But then when she speaks I realize that whatever she thinks about the mediums, her message is clear and unmistakable. She may look like an ice queen, but her heart is true.
“Like everyone we (meaning Brad Pitt and herself) wake up and we see the news and the events around the world and our communities and we’re disheartened by so much and we feel overwhelmed,” she tells the Irish Voice, explaining why she decided to direct "Unbroken," an epic prisoner of war drama that she’s the first to admit she was surprised to want to direct herself.
“We’re looking for something to hold on to, something to give us strength theses days,” she continues, explaining that for her World War II veteran Louis Zamperini’s remarkable life story was the answer she was looking for.
“I was halfway through Laura Hillenbrand’s book about his life and I found myself inspired and on fire and feeling better and being reminded of the strength of the human spirit.”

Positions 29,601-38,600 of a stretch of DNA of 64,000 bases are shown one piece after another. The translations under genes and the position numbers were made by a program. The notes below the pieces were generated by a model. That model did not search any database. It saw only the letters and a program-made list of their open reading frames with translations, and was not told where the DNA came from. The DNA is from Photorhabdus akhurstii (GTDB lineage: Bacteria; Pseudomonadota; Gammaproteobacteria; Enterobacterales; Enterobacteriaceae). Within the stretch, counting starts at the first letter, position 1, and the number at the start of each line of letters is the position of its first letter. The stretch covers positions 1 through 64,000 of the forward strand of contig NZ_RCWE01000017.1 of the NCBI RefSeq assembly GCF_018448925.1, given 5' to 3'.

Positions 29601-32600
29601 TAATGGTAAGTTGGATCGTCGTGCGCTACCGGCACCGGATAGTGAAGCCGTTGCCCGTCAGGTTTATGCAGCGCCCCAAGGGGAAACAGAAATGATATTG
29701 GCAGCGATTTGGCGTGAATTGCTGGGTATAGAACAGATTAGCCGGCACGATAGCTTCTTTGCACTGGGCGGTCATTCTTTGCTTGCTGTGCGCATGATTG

Jolie realized that if Zamperini’s tale was having that effect on her – and so many other people around her – wasn’t it really what she needed to put forward into the world?
“I believe it is and I am very happy its coming out during the holidays. I think it’s the right time,” she says.
In this age of racial conflict and endless political gridlock in Washington, it’s hard to point to public figures who seem willing to put principle before themselves. It wasn’t always thus, Jolie reminds me. Time was there were more men and women who put their lives on the line for the greater good.
“I want to remind this generation of – of the sense of community and honor of the World War II generation – and to pay respect to them,” she says.